Pampa Daily News from Pampa, Texas on February 8, 1935 · Page 3
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Pampa Daily News from Pampa, Texas · Page 3

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Friday, February 8, 1935
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Page 3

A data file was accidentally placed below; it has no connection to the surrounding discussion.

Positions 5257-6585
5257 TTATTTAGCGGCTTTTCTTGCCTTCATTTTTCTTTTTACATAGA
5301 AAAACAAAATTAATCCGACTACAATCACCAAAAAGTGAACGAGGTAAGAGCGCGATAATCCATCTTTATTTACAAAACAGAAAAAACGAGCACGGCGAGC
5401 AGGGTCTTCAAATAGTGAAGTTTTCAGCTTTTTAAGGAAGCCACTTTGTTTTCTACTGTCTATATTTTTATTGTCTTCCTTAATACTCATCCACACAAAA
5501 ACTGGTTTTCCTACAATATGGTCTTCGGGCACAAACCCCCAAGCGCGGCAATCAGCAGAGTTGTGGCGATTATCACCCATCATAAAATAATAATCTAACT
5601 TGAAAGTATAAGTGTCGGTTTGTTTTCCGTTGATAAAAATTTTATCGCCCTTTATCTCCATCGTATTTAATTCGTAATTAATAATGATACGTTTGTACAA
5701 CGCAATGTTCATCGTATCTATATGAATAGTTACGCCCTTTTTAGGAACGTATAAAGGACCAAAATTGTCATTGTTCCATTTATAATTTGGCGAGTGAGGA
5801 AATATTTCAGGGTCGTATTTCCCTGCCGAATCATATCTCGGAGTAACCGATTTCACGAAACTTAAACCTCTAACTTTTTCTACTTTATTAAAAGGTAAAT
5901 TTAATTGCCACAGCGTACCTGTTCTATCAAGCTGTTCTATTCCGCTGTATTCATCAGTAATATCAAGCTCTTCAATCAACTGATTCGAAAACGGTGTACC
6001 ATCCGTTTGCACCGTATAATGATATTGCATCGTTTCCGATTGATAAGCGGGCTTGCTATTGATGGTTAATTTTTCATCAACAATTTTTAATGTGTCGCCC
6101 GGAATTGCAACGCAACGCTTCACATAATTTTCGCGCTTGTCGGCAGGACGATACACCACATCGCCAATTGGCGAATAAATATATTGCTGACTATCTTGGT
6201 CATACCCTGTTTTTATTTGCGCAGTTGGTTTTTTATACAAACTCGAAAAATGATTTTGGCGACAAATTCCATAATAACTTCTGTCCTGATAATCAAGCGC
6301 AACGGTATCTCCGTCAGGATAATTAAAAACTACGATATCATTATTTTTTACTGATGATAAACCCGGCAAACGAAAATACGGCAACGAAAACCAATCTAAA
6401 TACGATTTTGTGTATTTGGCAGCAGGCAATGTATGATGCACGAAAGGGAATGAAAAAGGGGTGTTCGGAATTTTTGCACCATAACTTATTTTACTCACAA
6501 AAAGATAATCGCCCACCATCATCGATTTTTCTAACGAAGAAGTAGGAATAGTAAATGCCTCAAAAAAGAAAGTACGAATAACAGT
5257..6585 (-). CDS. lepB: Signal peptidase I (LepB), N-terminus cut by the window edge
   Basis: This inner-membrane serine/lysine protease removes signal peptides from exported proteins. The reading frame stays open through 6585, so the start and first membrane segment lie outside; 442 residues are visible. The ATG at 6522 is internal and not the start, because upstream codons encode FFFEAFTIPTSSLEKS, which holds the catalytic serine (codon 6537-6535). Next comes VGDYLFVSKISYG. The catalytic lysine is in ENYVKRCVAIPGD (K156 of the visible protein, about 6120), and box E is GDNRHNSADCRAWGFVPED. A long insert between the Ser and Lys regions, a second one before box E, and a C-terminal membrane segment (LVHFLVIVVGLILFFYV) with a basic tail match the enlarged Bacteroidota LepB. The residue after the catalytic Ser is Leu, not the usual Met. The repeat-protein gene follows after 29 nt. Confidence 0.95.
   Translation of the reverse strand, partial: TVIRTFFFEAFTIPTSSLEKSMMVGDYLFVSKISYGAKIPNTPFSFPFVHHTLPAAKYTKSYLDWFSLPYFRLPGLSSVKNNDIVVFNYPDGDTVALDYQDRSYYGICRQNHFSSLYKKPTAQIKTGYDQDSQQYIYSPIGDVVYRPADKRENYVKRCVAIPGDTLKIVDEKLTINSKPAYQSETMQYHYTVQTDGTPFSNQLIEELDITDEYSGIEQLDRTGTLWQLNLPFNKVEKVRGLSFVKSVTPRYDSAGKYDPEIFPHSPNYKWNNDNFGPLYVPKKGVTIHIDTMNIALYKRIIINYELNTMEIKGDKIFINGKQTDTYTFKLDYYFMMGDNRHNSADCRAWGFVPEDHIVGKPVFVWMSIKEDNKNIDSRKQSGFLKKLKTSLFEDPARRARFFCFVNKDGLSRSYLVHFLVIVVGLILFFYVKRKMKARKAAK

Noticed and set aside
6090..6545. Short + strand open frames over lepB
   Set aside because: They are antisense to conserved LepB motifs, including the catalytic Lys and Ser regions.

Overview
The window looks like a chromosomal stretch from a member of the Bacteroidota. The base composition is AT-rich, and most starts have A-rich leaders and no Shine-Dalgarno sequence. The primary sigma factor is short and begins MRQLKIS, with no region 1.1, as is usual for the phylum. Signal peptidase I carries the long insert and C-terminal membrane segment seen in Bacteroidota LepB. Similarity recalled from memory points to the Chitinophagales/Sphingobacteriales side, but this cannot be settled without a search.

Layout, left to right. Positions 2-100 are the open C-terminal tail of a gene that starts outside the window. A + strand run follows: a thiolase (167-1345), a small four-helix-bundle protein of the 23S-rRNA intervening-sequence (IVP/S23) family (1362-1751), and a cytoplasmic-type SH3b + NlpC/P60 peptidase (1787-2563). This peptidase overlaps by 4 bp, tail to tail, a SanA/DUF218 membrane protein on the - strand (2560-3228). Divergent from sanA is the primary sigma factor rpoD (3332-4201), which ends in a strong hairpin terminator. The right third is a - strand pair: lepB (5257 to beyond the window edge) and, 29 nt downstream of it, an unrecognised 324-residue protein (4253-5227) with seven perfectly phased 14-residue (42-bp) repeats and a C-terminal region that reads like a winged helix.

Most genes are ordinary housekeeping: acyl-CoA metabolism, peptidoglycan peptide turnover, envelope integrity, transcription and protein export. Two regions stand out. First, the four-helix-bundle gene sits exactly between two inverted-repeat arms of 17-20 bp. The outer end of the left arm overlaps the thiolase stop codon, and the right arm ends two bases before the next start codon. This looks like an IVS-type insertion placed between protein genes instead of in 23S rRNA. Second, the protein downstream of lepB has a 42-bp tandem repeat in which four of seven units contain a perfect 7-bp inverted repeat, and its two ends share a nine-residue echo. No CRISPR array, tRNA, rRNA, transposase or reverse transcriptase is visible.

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/ „ EVENING, FEBRUA&Y sr 1935 -C-^U^J_t^ - 'g«- 1 *.J.J.» -*..H. . - „ , ~M, .. _ *f, . . THE PAMPA DAILY NEWS,'Pampa, Texaa mm-y^, ,.,.'. -..,- w >.. r,-'.-..-~ .;.. _.., __^. f _,..... ... :, «.-n«-rA«jpA UA1L.Y NEWS, Pampa, Texaa PAGE l^Hifi HARVESTERS READY FOR WESTERNERS TONIGHT AFTER SCOURGING samiES I24-II11 LUBBOCK EXPECTED TO PKOVIDE TOUGHER OPPOSITION By. ARCHER FULLINGIM The Harvested last night 'ad- mlnlstcrM a public beating right ' Where It hurts the most—on the backs of Amarlllo's Golden Sandies. It was an cnjoyiblc triumph fbr the I'ampa players and fans, ffrtfl the 24 to 11 scote wiped out the six-point defeat suffered by Ctfach Odus Mitchell's baskctball- el-s at Amarillo several weeks ago. The Harvesters hope to garner a similar • victory tonight when they meet Lubbock's Westerners at the . local gym nt 8 o'clock. The popu- , lat .midgets of Coach Kelley will Play'-White Deer's Pee Wees in ft game beginning at 7 o'clock Battle Due Tonight Coach Mitchell Is expecting a much closer game tonight than the yelling fans-saw last night. Lub- bopk whipped the Sandies by a • 3-polnt margin two Weeks ago. Last week, Pampa defeated the Westerners at tyubbock by the same number of points, but Lubbock's games since then indicate'that the Hub .Oity N cagers have Improved cprt^ slderably. A_ disastrous slump is 'not expected because 'many times last night the Pamp«i boys performed negligently, end they did not look as well as they did ill their road , ' trip • games last week. Coach Mitchell believes they will have to » play better basketball tonight than they did last night if they expect to beat Lubbbck.' Green' Leads Scoring The Harvesters •'were "masters of their opponents from the opening whistle to. the lar.t tcot. J. R. Green 1 Who was 'high-point man with 14 tallies, opened the scoring in the second minute of ; the game with a field goal, and before that minute had-ended, Nash/had sunk another basket for a four-point lead for the Pampans. . The Sandies never got a shot at their basket until the first period Was almost over. The-* 1 visitors were skunked hi the first quarter. The Harvesters piled up eight points in ' the first quarter, eight in 'the second, and six In the third: They continued to increase the lead they established in the opening stanza, i and at ho time was it menaced. Dunaway vs. Stidger The 1934 gridiron rivalry was always obvious. Bill Dunaway got his i revenge or> Stidger, Sandie football star. Fans had an opportunity to - Judge the speed of the two athletes, • and most believed that Dunaway had him bested. The Indivdual battle they staged was a high light of the game. Dunaway would start a dribble and Stidger would race to break it up, and vice- versa. J. B. Green was mighty proud that he kept Bufkin, Amarillo center, scoreless without fouling. First Rose and then Scott held Peterson to one field goal. The Sandie ace backfield star las> fall, Harlow, held Nash to four pcints, only because the flashy Pampa forward failed to sink the many set-ups that the Sandie allowed 1 him and many of which Nash missed. -Stokes Green passed better than he ever has, and several of his brother's goals were the result of his passing. He and Nash led both teams in tying ; up the ball. Both J. R; and Stokes and Nash most of the time out-jumped the Sandies. i • Tit For Tat If the Sandies were,off, then the Harvesters were more than off because time and again, the Pampans missed crip shots—probably more than'a dozen. 'The Sandies to show they could "take it, did not call a BIO NAMES IN TURF MAY NOT RACE IN 5100,000 HANDICAP BY ftOBEBT MYERS, Associated Press Staff Writer. LOS ANtJELlUS, Feb. 8 IS*>^CHd Man Jink" seeing to be casting His eyes on .the'1-lehest stake face of the yeaf—the $100,000 Santa Anita handicap. • •'' •.••:<••.• ' In gala .parade, the big names of turf circles-Journeyed to California tor the inaugural 1 santa Anita meet ana its $100,000 handicap Feb. 23. First came 'Twenty cirand,-Sensa- tion : of the horse racing. world as thfe Kentucky Derby winner of 1831. Then Cavalcade, Mrs. Isabel Dodgd Sloan's big money Winner last year; C. V. Whiteney's Equipoise, A. O. "Pete" Bostwick's Mate, Mrs. Silas B. Mason's Head Play, along with High GISe, statesman, Mr. Khayyam, Afcucar, and a host of others, , Attention was centered for days on Twenty Grand's first appearance en a track since 1931. His handlers Were cautious awaiting the best be"- casion and condition for his California debut. Again and again Twenty Grand was entered and then scratched. , Finally, three weeks ago, he ran -third,. • Trainer Bill Brennsn telegraphed Mrs. Whiteney suggesting that sh withdraw the Greentree entry fror the- big race. She did. Tijday anbtner titled entry was i trouble. Cavalcade was scratche from tomorrow's $7,500 San Antoni handicap, Intended as a test rac for the Santa Ahlta race two week away. Trainer Bob Smith announce! that Cavalcade had injured th frog in one of his hoofs. Cavalcade has not been withdrawi from the $100,000 handicap, but trac 1 observers said that unless his in jury—the same sort that threw hin off in training last year—heals, h may not go to the post Februar; 23. And without Cavalcade, winne of the Kentucky Derby, Americai Derby, Arlington classic stakes am Detroit Derby last year, the rac< will lose a lot of its glamor. And with the announcement tha one handicap entry, Gay World owned by the Texas sportsman, A. Nix, was being Withdrawn to rac in Texas, came another reporting the arrival of Morton L. Schwart? Gusto, from Columbia, S. C., to rui February 23. AGUA CALIENTE FIRST ROUND IS PL A YEB IN A SEA OF l" at the top of the Panhandle Class A basketball league With Lubbook second and Amarillo third. By defeating. Lubbock tonight, the Harvesters will be assured "of a tie. The locals Will face their crucial game tomorrow night when they journey to Boroger to clash with the Bulldogs. They will clinch the championship if they win that game. Borger has been unbeatable on the Bulldog court, but the Harvesters hope to do the trick. Summary— Pampa Nash • f Fff Ft Pf T 2 0 1 S. Green f 2 0 2 J. R. Green c 5 4 0 1 Scott g o 0 3 Dunaway g o 2 1 Kosc g o 0 0 Totals 9 6 7 2 Amarillo Fg Ft Pf T Williams f o 1 0 Stidger f 3 l 2 Bufkin c 0 1 2 Peterson g i i 2 : Harlow g o 0 4 Rains sg- .0 0 1 McClendon sf 0 0 1* i Totals 4 4 12i 1 Missed free shots Pampa: £ Green 1, J. R. Green 6, Dunaway 2 Amarillo: Bufkin 1, Peterson 3.) Substitutes— Pampa: Hassel f Irving f, Hunter g, Strickland 1 Amarillo: McClendon f, White g Cochrane g, Kendrick c, Williams f Score by quarters: Pampa 8 8 6 2—2 Amarillo o 6 5 0—11 Time out—Amarillo 1; Pampa 1. Referee: Frank Monroe (WTSTC) STAMPS single time out in the first three peiiods, and the Harvesters didn't either.. However, In the fourth per- ipd, Amarillo .called the first time cut. Late in the last quarter, Coach iioWard Lynch of the' Sandies jerked his first string to give the subs a/ chance, and Coach Mitchell followed suit. Rose, Hassell, Irving and Hunter turned into speed demons when they took the floor, and pass• ed rings around the Sandies, but failed to score. Williams, Sandie forward, looped a difficult shot just . after the whistle sounded but it did hot count. '•:• Offlciallnff Pleases .? Referee 'Frank Monroe called an almost perfect game. The fouls against each team were almost the same number as called In the game Pampa played at Amarillo which the Sandies 'won 27 to 21. Last night, Referee Monroe penalized the with 12 fouls and the Harvesters, seVen. In the Amarillo game, Frank Klmbrough assessed the Sandies 15 fouls and the Harvesters seven.' Karly in the fourth period, Harlow, : went out on foijf- personals. At. that point Pampa had a 22 to II lead. Every foul Monroe called was the kind that is seen by most everyone. ! 'Rose played his best game on the local court this year. He was in the stapling lineup. He was replaced by Scott in the second period, a'nd that boy overdid himself. The Arria- rilloaris found it difficult to hbld 'the ball after they got it, for Pampa had it in their possession most of the time. The Harvester defense was well-nigh impenetrable, and two of the four field goals made by thie Sandies were looped when the over-eager Pampans slipped clown. " Crowd Packs House A huge crotyd— b.y far the^ biggest of, the season— was out to witness tpe kllUner- Every seat 'in tjie gym was full, and the sidelines were prodded ijrtth chairs. The band -i mm m orm again lonigfit BY QWNTON JAMES. Return of the Saar to Germany hasnt' been overlookcd'by the stamp makers of the fatherland. They used a' special set of four values to depict what happened in last month's plebiscite. The theme of mother love war taken as the basis for the design identical on the various denominations. The mother, as representing Germany, is shown clasping hei child—the $aar—in close'embrace. The faces of both are beaming with Joy. ' . •• In addition to the usual "Germali post" at the bottom of the stamp, the top of the frame bears the'in- scription, "The Saar returns home." The -values 'are 3 pfennig brown. 6 dark .green, 12-copper red and 1 25 dark blue. This is Germany's second Saar set within a compartively short time. Several months previous to the plebiscite it issued two stamps, a B 'and a 12-pfenrii£ in urging the reutm of the Saar to the mother country The 6-pf ennig showed on, a dark background two hands holding a lump of earth labeled "Saar," while the 12 had a swastika' sun casting its rays.on the German eagle over which, in white letters, was "Saar." • Jri the new Jssue a <sUn also can be seen in'the background,-just peeping over the mother'?'shoulders 1 . A Danzig Pair. . The overprint, so familiar on the sta'mps of Europe, has been brought into play again fco create a. couple of additions to the list of the Free' State of Panzig, that section of northern Europe between -Poland and trermany under the" protection of'the League of Nations. Stamps of the type of 1924 bearing a coat of arms'were used. The surcharge made the 7-pfennig yellow green into & 6. -The new numeral was placed at the top center of-the stamp, with the four "7>" of the original design obliterated with bars, •fhe ink used was red. Blue is the color of the overprint (in the other stamps, changed into a 30-pfennfg from a 35 untramarine. Defacing'of 'the -old numerals was done with a solid square. Ink Dots Expensive. , A piece of paper containing what appears at f jrs$ Wance to lie three small Jnb bl$s thp'$lze ol a. T quarter Brought IftOO at & stamp auction sate ih "LqhadiV.' ' ' *"'•' ' ;: : '' «"• |ie 'blots realty comprise one of - '• first Bermuda postage' stamps, med in itis/"'^ ad,dKtoii to the Inted notation;' 1 Hamilton, Ber- ing • trio was composed of "Hiram Cox, defending champion from Brooklyn; Clarence Clark Bloomfield, N. J., pro, and Dr. Ciif Baker, a Vancouver, Wash., dentis who''prefers digging divots in an amateur way to drilling molars. Bogged down in the mud yes terday, 'some 25 of the late starter were left stranded on the back nim as night closed in and they mus finish 'oUt their first round today Among ' these wei-e Harold Mc- Spaddenj Kansas City, Kan., lead- AOUA'- CALtEttTE, Mex., Feb. 8 (/P)—Over fairways that oozed witl mud, aft'army of golfing professionals and a sprinkling of amateurs sallied forth today for the seconc round of the Agua Caliente sweepstakes and another fling at perfect fi§wes of 71 and $5,000 in added nibney. They were paced by three "mud- ders" who plodded ankle deep in the slush /of yesterday to-match pa: and gain a one stroke lead afte' the first 18 holes of play. The leading cash collector to date in the winter tournaments, and Jimmy Thomson, Australian open champion, who needed par's for 72s and tie for fourth place. Already bracketed there were Harry Cooper, Chicago; Charles Guest and Bill Jelliffee,. Los Angeles; Charley Lacey. Long Island; Ben Loying Petersburg, Va., and Byron Nelson Texarkaba, Tex. The heavy going also handicapped the betting premiere on golf with less than a thousand dollars going into the pari-mutuel machines. known only eight of the stamps ever have been found. Italy Starts. Italy has started the new stamp year by adding 14 regular postage to the recent arimail set issued in connection With the visit- of King Emanuel to Italian Somaliland The values start with 7M- cen- lesimi and each bears a surtax. -^k. , Harvesterettes And Gorillas Ta Play Canadian The Harvesterettes and the Go- •illas will go to Canadian tonight o play the Krazy Kats and the Wildcats. 'In a game here last week, the 5 ampa girls beat the Canadian assies and the latter are planning p get revenge tonight. The Canadian boys won a game lere at the same time that the Go- •illas felt they should have won. The Pampans led. until the last uarter, Coaches Harry Kelley and tathteen Mil'ain will accompany the earns. • -. CINCINNATI TO BRING UP 11 YOUNGSTERS, CARDINALS NINE BY EDDIE BBEITZ, Associated Press Sports Writer. NEW YORK, Feb. 8 (7P)—Flfty^six green but hopeful rookies, culled form the ivory marts of 13 minor leagues, will bo looked over by the 8 National league clubs this spring. This is slightly more than half the number soon to go on parade in American league camps. Seventeen—or one-thir'd of the National league crop—were gleaned from the three class AA minors, the American Association, International; and Pacific Coast loops. The International is sending up nine candidates, mostly to the St. Louis Cardinals and Cincinnati. Reds. Six are graduates of the American Association and the Coast contributes two. The Reds, who have spent $200,000 for talent in a year's time, arc bringing up 11 youngsters. Next come the Cardinals and Chicago Cubs with nine each. Philadelphia and Brooklyn bought, drafted or traded for eight apiece. The Giants have five, the Pittsburgh Pirates four and the Boston Braves two. Cincinnati is going to depend almost entirely on new faces to get out of the cellar this year and at least four of their recruits, and maybe more, are pretty sure to stick. This list includes Johnny Mlze, $50,000 first sacKer who hit .339 for Rochester last year; Billy Myers, shortstop from Columbus; Richard Gcodman, outfielder and demon slugger from Rochester, and Henry Erickson, a likely catching prospect from Louisville. Goodman hit .331 for Rochester. The Cardinals, with a team of seasoned veterans ready to go, will be satisfied if they can harvest two or three good reserves from their freshmen. Good prospects are Don Gutteridge, third sacker from Houston, who jumped from a class D league to a major tryout in two and a half years; Fred Ankenman, shortstop, also from Houston, who batted .408 to lead Southwest conference hitters while at the University of Texas and also topped the conference in runs scored and stolen bases'; and Norbert Kleinkc and Henry Pippen, right-handers from Rochester and Houston. Manager Bill Terry of the Giants is proud of three young pitchers— Clydell Castleman and Frank Gabler, both right-handers from Nashville, and Herbert Masters, a southpaw from Crookston, Minn., Northern league strike-out king and said to be the highest-priced player yet produced by that league. Stratford Loses 28 to 23 Battle To Channing Club CHANN1NG, Feb. 7. (/P)— Stratford's undefeated girls' basketball team met its Waterloo last night when they lost a 28 to 23 battle to the Channing girls. Stratford won from Channing last' week in Stratford. Miss Hester, Stratford's scoring machine, was held to three field gnnls instead of having a field day as was the case during the last meeting of the two teams. The entire Channing forward wall played great basketball with the scoring about equal. The two trams will met again in the Stratford tournament, the Tri- State tournament, and possibly in the district playoff. Both teams boast some of the members of the Conloii championship team of last year Pampa Midgets Wallop LeFors Conch Hairy Kelley's Pee Wees v/ent to LeFoi-s last night and wal- oped the LeFors midgets 25 to 17 in i game that was more one-sided .han the score indicates. At the ialf the Pampa small boys led 16 0 2 - - • • i The lineups and scores: Pampa: Heiskoll f, 12^ Kilgore f, Buckingham f, 2; McKay c; Hamilton g, 2; Morrow g, 1. LeFors: -Johnson f, 2; Wolfe f, 3; illington c,4; Louis c, 2; Blake g, ; Cheelse and McKay, g. REST AT EASE build ydu an inner- iattress,Ajpholster and your /urniture'. Mattresses made new. mattresses made to O/e day/ service . guamnteed. PAMP Phone UPHOLSTERING COMPANY 88 — 824 W. Foste* rt^ JY SCOURS €>i : AMERICA 115-3 VICTORY! ABILENE, Feb. 8. (/p)__The cagcrs of Wylle high school stayed up late last night's game, thumbing basketball records In an effort to find something that would equal their 115-3 victory over Hnmby high in the opening game of Taylor county's annual tourney. C. R. Waldrop, Wylic forward, counted 58 points, 56 of them on field goals. Hamby failed to score from scrimmage, and at the half was trailing 51 to 1. PREDICTS 'ME'N PAUL' WILL WIN 45 VICTORIES ST. LOUIS, Feb. 8. (£>)—Dizzy Dean's sporadic contract war with the St. Louis Cardinals is over for tlis year but the fans don't know who won. Dizzy walked into the office of Sam Brendon. the Cardinal president. Inte yevsterday proclaiming himself a $25,000 holdout. An hour later he was posing for pictures, pen poised over an already-signed contract, and the battle was at an end. • The peace treaty was for an unannounced sum but common conjecture said it probably would assure the right handed exponent of the personal pronoun, n 1935 baseball income of something between $17.500 and $19,000. Anly a few weeks ago Dizzy scorned a $17,500 offer. With the contract problem finally settled, Dizzy turned to the coming season and calmly predicted 25 vic- tories for himself and 45 for "me'n Paul." Paul, the li'l brother who joined with Dizzy in winning all the Cardinal's games in the last Vvorld series, has not yet returned his 1935 contract but has expressed satisfaction with it. "I think everything Is all right between Paul and the Cardinals," Dizzy said of reports Paul would hold out for mort^ dollars. A large flock of robins was reported at Neodesha, Kan., the second week in January. L. A. John, Chanute, Kan., blacksmith who died at the age of 101 worked until he was 97. ' M. Automobile Loans AUTO Installed while yon wilt. Windshield nml avenge.-door «t>«. wfnflbw only $2.50. Dlscount'lo dealers* AUTO Sf dftJE ( .100 WM1 MECHANICS THAT KNOW HOW, A garage can be equipped with all this modern machinery that is known, but un>. less capable mechanics are employed to operate the machinery, satisfactory work cannot b,e assured. WE HAVE THE MACHINERY AND WE HAVE THE rWECHANlCS-THAT REALLY KNOW HOW TO OWE YOU FIRST QUALITY WORK. / •V / •-. • '/ SCHNEIDER HOTpf GARAGE Across the Street West jrf Schneider Hotel Phone 453 iW RRSIMUAUTY RrtERSID BEFORE YOU BUY... Buy now while prices are still LOW... but BEFORE YOU BUY ANY TIRE THESE FIVE POINTS! UR ARE .... . 2. OUR GUARANTEE IS THE STRONGEST TEN X" TIR ANYT^UY BETTER ANYWHERE. 4. ALL T I R E SL MOUNTED FREE AT OUlksTORE. 5, CONVENIENT TIME PAY* MENT TERMS, m. M flPtl j&||ftW